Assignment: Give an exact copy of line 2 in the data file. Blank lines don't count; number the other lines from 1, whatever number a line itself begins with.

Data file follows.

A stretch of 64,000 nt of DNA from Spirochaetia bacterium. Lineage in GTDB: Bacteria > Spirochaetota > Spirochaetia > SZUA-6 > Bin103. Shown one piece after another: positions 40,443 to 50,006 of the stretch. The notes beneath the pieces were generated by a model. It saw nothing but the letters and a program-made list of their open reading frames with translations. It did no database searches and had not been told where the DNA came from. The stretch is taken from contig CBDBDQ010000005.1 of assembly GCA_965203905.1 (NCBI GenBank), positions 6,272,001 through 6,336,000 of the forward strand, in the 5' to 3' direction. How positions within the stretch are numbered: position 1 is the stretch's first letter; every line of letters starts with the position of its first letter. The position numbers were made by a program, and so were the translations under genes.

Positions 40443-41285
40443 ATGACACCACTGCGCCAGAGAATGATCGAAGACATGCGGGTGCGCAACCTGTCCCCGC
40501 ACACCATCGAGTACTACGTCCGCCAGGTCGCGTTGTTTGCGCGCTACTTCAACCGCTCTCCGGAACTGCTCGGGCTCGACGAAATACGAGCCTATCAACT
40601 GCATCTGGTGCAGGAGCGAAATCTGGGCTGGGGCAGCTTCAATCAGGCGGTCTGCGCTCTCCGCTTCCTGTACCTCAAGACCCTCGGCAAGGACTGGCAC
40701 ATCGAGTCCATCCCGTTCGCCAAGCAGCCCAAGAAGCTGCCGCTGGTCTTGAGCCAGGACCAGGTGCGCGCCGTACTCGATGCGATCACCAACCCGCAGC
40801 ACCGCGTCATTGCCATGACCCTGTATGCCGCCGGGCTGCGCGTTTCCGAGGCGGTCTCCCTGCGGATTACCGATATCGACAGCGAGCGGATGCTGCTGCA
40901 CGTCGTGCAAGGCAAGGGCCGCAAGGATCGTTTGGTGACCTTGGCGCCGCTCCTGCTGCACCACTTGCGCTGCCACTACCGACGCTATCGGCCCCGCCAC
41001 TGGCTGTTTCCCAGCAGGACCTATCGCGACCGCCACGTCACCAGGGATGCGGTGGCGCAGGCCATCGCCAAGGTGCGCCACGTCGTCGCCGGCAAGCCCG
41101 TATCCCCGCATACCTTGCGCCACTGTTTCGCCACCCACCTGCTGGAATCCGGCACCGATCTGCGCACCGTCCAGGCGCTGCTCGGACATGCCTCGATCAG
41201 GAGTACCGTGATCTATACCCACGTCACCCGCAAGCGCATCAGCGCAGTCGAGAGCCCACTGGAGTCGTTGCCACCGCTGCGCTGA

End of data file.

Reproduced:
Positions 40443-41285